Thursday, December 6, 2012

Transform your body: phase II - make a plan

In the previous post I discussed the important step of making clear goals. This post will deal with how to make a plan that will achieve your desired goals. The question you must answer first is: do you want to be a sugar-burner or a fat-burner?

[A|2012/12/07] - Removed almond butter from recommended fats. Added peanuts, almonds, cashews to fats to avoid due to high Omega-6 and phytic acid content.
[B] - Debunked standard assumption that it takes 3500kcal to burn 1lb of weight.
[C|2012/12/10] - Added section on why sugar burners are always hungry.
[D] - Edited Axiom 3.


  1. Your body can use three different fuels; fat, glucose and keytones.
    1. fat is the preferred fuel for aerobic (i.e. low exertion) activity and provides ~9kcal/g
    2. glucose is the preferred fuel for anaerobic (i.e. high exertion) activity and provides ~4kcal/g
    3. the brain can use glucose or keytones for proper function
  2. There are two sources of fuel; internal (i.e. endogenous) and dietary (i.e. exogenous).
    1. gluconeogenesis is an endogenous process which uses fats and proteins to produce glucose and keytones
    2. ketosis is an endogenous process that allows the brain to run primarily on ketones and lower glucose levels
  3. There are two hormones that control storage fuel into/out of the cells; insulin (storage input) and glucagon (extraction).
    1. carbohydrate raises insulin, protein raises insulin and glucagon, fat has little effect
    2. if insulin > glucagon --> fuel into cells
    3. if glucagon > insulin --> fuel out of storage
    4. [D]insulin can direct fuel into cells for immediate or for later use (storage)
  4. Fuel has three primary storage sites; muscle, liver and fat cells.
    1. glycogen (i.e. stored glucose) is stored in muscle and liver cells
    2. triglyceride (i.e. stored fat) is stored in fat cells (i.e. adipocytes)
    3. glycogen storage is limited to ~400-500g
    4. triglyceride storage is dependent upon the # fat cells you have
    5. **it is possible for glucose to be stored in fat cells and vice versa**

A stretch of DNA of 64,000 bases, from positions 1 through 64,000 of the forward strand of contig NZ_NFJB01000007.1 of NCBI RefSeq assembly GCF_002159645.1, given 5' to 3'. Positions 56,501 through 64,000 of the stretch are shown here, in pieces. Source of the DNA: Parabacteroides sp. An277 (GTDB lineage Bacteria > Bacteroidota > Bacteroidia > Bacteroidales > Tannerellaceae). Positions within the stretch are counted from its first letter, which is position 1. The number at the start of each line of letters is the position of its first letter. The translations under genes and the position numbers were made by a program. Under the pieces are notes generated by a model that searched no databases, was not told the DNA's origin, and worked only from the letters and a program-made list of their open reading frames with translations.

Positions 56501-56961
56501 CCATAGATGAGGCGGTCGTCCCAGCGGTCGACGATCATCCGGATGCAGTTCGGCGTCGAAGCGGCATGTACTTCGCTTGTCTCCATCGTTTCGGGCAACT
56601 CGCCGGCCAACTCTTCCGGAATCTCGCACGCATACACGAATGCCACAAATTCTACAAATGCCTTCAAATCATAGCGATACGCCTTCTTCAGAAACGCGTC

5.  Water is required to store fuel.
    1. 3g of glycogen : 7g of water (i.e. 9g:21g)
    2. 9g of triglyceride : 1g of water

Putting it all together

There is nothing controversial about the above axioms. They are all found in introductory biology books. The problem is that most health professions (e.g. nutritionists, physicians, personal trainers) do not take the time to understand these basic principles and the results that logically follow. One could write an entire book from these five axioms alone, but that is not the intent of this article. The intent is to provide the conclusions to enable one to make an informed decision about whether or not to be a sugar or a fat burner.

The SAHP (Standard American Health Professional) statement that "a calorie is a calorie", or "calories-in vs calories-out", is a half truth. It misses the underlying fact that the body can use different types of fuels for specific types of activity. Of course a calorie is a calorie. This is like saying a kilogram is a kilogram. A kcal is nothing more than a measurement of kinetic energy, just like a kg is nothing more than a measurement of mass. Our bodies do not store calories (i.e. kinetic energy); they store grams of fuel that can be converted to calories (i.e. potential energy). If you are carrying more fat-mass than you prefer then you do not have a calorie storage (kcal) problem, you have a fuel storage (kg) problem. 

Your body will store and use fuel based on demand. If you are eating a diet high in carbohydrates then you will constantly be storing fuel driving fuel into cells. If you eat a low-fat, high-carb (LFHC) diet then your body will adapt itself to use glucose for aerobic activity because it cannot use stored fat (because your insulin is high) and it cannot use dietary fat (because there is none). This also means that any dietary fat will be stored, and stay stored, because your body is addicted to sugar. [C]Instead of driving fat into energy producing cells, your cells become filled with glucose. Recall that glucose (carbs) only have 4cal worth of energy per gram. Your cells will quickly become empty and send out a signal for hunger, despite raised insulin levels. This is why LFHC's always feel the need to eat every 3-4 hours.[C] As this process continues your glycogen stores will be maxed out and, with no other place to store glucose, your body will begin to build new fat cells to store the excess.